Normally one reads the Gospels as all filling out details of the same basic story. This traditional attitude even affects critical scholars, who have focused on questions about the synoptic gospels’ shared source and their incorporation of their own particular sources into its basic framework. When they come to John, they assume that he has some other source — hence “further information” about Jesus. But as class prompted me to read Mark and John in rapid succession (along with the basic context surrounding the temptation in the desert in the other two gospels), another theory forced itself on me: what if the Gospel of John is a polemic against the picture of Jesus we get in the synoptic gospels? And more specifically, what if the Gospel of John has a polemic against the sacramental rites that the synoptic gospels helped to legitimate?
Here are some data points:
- The segment on John the Baptist simply skips over John’s baptism of Jesus. John sees the Spirit descend like a dove, but the text does not mention anything about the baptism that is the occasion for this vision in the other gospels (1:29-34).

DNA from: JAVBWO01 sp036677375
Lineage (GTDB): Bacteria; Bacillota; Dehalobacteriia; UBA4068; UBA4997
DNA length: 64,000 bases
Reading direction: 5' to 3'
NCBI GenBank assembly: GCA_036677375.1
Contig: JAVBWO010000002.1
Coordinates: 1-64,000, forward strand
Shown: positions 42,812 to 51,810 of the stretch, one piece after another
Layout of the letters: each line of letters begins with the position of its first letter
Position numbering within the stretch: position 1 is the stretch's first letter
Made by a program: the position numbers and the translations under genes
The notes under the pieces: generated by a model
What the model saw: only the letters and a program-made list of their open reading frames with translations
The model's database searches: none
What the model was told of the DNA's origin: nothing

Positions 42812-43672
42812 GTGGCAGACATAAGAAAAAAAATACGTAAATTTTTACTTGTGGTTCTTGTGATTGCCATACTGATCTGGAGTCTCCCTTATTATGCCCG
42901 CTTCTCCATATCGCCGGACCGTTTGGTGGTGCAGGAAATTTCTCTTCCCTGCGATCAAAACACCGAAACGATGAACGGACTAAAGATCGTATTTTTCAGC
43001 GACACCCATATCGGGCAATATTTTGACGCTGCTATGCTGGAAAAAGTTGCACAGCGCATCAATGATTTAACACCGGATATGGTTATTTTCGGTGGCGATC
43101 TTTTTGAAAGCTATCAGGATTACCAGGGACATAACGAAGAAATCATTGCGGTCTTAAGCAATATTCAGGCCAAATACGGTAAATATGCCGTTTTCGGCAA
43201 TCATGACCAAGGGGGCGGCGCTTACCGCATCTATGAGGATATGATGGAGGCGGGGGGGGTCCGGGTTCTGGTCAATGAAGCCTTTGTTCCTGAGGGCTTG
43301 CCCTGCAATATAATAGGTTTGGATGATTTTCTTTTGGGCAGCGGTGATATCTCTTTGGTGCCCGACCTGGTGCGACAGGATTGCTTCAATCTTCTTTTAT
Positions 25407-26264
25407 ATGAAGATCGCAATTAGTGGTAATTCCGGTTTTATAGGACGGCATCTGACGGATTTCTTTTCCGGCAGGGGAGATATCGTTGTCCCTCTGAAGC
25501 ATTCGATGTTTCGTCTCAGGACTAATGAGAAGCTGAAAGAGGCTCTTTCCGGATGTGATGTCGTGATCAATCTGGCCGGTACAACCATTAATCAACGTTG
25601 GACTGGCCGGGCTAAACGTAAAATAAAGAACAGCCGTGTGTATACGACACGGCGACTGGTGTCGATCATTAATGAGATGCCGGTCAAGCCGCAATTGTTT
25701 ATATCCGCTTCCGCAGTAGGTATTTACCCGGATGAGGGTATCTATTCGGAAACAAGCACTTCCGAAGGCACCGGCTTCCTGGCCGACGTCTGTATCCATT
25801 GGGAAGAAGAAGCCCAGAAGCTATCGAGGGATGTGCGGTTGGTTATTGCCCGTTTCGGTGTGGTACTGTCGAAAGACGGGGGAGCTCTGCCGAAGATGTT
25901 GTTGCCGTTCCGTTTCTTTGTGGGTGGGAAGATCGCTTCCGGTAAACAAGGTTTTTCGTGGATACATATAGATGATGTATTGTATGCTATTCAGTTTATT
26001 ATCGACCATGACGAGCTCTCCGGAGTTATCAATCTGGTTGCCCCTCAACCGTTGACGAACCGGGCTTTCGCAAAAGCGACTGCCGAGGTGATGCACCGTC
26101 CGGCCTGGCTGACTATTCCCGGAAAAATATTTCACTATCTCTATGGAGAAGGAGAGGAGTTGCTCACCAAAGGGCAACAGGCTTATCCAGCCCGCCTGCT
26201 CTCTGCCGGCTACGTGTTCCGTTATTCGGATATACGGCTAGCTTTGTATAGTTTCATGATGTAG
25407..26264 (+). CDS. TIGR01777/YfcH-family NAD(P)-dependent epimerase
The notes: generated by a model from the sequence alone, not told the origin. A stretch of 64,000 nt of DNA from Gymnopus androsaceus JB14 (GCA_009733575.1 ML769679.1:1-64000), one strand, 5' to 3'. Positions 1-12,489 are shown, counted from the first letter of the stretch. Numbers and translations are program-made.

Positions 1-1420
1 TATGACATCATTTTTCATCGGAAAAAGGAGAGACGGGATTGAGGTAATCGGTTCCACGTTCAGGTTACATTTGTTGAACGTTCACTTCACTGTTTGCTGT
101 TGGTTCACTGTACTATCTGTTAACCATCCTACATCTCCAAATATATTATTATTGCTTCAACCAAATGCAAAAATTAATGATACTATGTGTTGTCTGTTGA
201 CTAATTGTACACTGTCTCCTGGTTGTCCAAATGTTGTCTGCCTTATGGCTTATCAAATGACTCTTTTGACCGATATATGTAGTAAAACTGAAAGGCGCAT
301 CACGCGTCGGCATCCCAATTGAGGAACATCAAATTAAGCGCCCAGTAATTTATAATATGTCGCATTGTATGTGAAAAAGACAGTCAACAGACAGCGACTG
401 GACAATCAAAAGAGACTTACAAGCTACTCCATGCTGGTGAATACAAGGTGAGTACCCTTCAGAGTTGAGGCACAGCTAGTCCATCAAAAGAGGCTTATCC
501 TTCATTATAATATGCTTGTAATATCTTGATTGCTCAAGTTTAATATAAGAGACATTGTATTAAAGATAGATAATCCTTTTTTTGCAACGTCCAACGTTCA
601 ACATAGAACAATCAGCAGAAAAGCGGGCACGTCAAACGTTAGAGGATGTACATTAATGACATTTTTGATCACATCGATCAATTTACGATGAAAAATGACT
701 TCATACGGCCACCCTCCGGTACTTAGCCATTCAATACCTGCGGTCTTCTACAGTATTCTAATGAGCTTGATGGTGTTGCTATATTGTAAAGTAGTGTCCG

- The author also makes a point of highlighting the fact that only Jesus’s disciples baptize people, not Jesus himself (4:2).
- John’s account of the Last Supper does not make any mention of the institution of the sacrament of communion, but instead has the rite of washing each other’s feet — and when Peter suggests getting his whole body washed (which sounds a lot like baptism to me!), Jesus tells him that his desire for such a thing shows he’s misunderstood Jesus (13:10-11).
- The only person who is recorded as consuming bread and wine at the Last Supper is Judas. To emphasize this point, Jesus tells the beloved disciple that consuming bread and wine will be the sign of the betrayer and directly hands it to Judas — and then the instant he eats it, Satan takes possession of him (13:26-27).
- If we return to the great discourse on consuming Jesus’s flesh and blood in ch. 6, Jesus seems to be establishing it as a kind of shibboleth for his disciples, similar to how parables work in the other gospels — and the text repeatedly highlights Judas’s presence among the disciples precisely in this context (6:64, 6:70-71). The fact that Judas goes on to take “literal” communion seems to indicate that the true disciples would understand this discourse in a different way — not, as the later tradition would have it, as a legitimation of the rite of communion.
If we pair this polemic against sacraments with the fact that John moves the cleansing of the Temple forward substantially, we could probably conclude that the evangelist is worried that the use of sacramental rites represents a relapse into Judaism. And this is problematic because the Jews know nothing about the true God, but are instead children of the devil (passim).
In short, I’m pretty sure John is actually a Gnostic gospel and that it does violence to the text to include it as a legitimation of orthodoxy.